I was always skeptical of GN'R, due to my natural distrust of bands that attract "scenes," but compared to the awful hair metal of bands like Motley Crue and Poison and Warrant, GN'R at least had... well, they could write melodies, Slash had a great, full guitar sound, and Axl did have one of the more unique voices in music during that period. It's interesting to note that when "Welcome to the Jungle" first came out -- for the soundtrack to the Dirty Harry film the Dead Pool, a month or two, I think, before Appetite for Destruction came out -- it was getting as much airplay on the alternative station of KROQ as it was on LA's metal station at the time, KNAC.
The story after Appetite is well-known. They release a half-new, half-older EP, Lies, which features a great slow song in "Patience" and then the infamous, awful, what-were-they-thinking racist rant of "One in a Million." (This did, though, at least inspire a great scene at the Rolling Stones Steel Wheels concerts of '89, where members of Living Colour and Guns N Roses traded barbs from their opening sets.) Then came a delay before they met with the God of Two Simultaneous Album Hubris -- who met with Bruce Springsteen at this time, too -- with the two Use Your Illusion albums, which actually were better than most people gave credit to, even if they suffered from bombast and gloss, as Axl decided that his main idol was not Robert Plant but Freddie Mercury.
Then came an album of weirdly chosen covers, the Spaghetti Incident, and then the band fell apart, and Axl drifted off into seclusion. In the last year or two, there was much talk about Axl putting together a new band -- including former Replacement Tommy Stinson -- under the Guns N Roses name, and working on a mysterious opus titled Chinese Democracy. (Huh?)
All looked exciting. Hard rock fans everywhere held great hope that this was going to represent the true comeback of headbanging rock.
Then things started going wrong.
posted by Anon. 10:46 PM
... is on Conan tonight, 12:35 pm. He's playing "Kitty's Back" -- now there's an old one from the back catalog -- and "Merry Christmas Baby," his super version of the old Phil Spector Christmas classic. Yeah, baby!
posted by Anon. 10:26 PM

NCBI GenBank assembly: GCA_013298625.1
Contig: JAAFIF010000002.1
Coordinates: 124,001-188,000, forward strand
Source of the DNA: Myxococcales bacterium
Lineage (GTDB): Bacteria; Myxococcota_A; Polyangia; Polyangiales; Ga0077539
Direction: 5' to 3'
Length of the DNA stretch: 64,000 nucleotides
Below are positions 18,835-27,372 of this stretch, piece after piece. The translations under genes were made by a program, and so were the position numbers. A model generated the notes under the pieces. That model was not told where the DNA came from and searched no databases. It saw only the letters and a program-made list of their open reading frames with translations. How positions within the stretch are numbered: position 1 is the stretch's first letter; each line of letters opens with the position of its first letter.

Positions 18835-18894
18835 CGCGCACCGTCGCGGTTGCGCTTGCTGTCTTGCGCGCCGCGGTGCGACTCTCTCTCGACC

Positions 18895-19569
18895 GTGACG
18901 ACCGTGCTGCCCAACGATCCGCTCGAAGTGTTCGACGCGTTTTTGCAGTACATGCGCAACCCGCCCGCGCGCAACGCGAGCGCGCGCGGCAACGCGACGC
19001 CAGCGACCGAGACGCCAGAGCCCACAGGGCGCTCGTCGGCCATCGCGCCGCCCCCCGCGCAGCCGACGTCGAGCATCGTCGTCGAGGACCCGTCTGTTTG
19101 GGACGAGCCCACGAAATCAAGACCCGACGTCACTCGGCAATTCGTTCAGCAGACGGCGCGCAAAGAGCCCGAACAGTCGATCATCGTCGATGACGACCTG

Someday, we'll be together
Finishing up my lunch break, and it seemed like a good time to opine on Standing in the Shadows of Motown, the documentary about the Funk Brothers, Motown's band of session musicians who played on, like, a zillion great songs. I saw it this past Saturday, and liked it quite a bit.
1) The obvious parallel being made to this film is Buena Vista Social Club. While I enjoyed the BVSC album, the documentary seemed strange because the real story that should've been told was Cooder going down there to record and discover these guys. Instead, the documentary was made after the fact of the album being a hit, like as an after-thought -- hey, the album was a hit, so let's make a movie.
The Motown documentary, while dealing with a similar concert reunion event at the heart of it -- the history and profiles of the musicians are intercut with songs from the concert, featuring several B-list artists singing the vocals (Ben Harper, Joan Osbourne, Bootsy Collins) -- deals much more with the history of these musicians, but also most fascinatingly, the specific skills and choices that these musicians made in their performances that set these songs apart.
From James Jamerson's bass style, to the three very different styles of the three Motown drummers, to how the tambourine became a part of the sound... this is much more a documentary for people who love music.
2) While there's a particularly moving story about the bassist James Jamerson having to scalp a ticket to attend a Motown 25 concert, years after his heyday, there isn't much mention at all about how these musicians who so created a sound were so cut out of the money and profits that Gordy's enterprise made. They describe Gordy moving Motown to Los Angeles and cutting them out of the deal, but very little about how these amazingly talented musicians saw very little in the way of money from their contribution to the sound.
3) The performances of the songs in the concert footage are a bit lackluster -- it feels like you're watching an oldies cover band at a Bar Mitzvah -- but there are some surprises. Namely, Joan Osbourne. Whom I've never liked at all, but she delivers on a version of "What Becomes of the Broken Hearted." Less impressive is M'Shell Ndgeocello, who sings, "You Really Got a Hold on Me" as if she's the scared girl whose friends finally get her to go up there on the karaoke stage, barely mumbling the words.
4) More than anything else, what's interesting is how likable these musicians are. There's a great story told by a bassist and guitarist (both white), about the African-American vibes player helping them out the night of the riots in Detroit that followed the Martin Luther King assasination, and getting them to safety. You see it in these guys' eyes how fond they are of each other. Quite moving.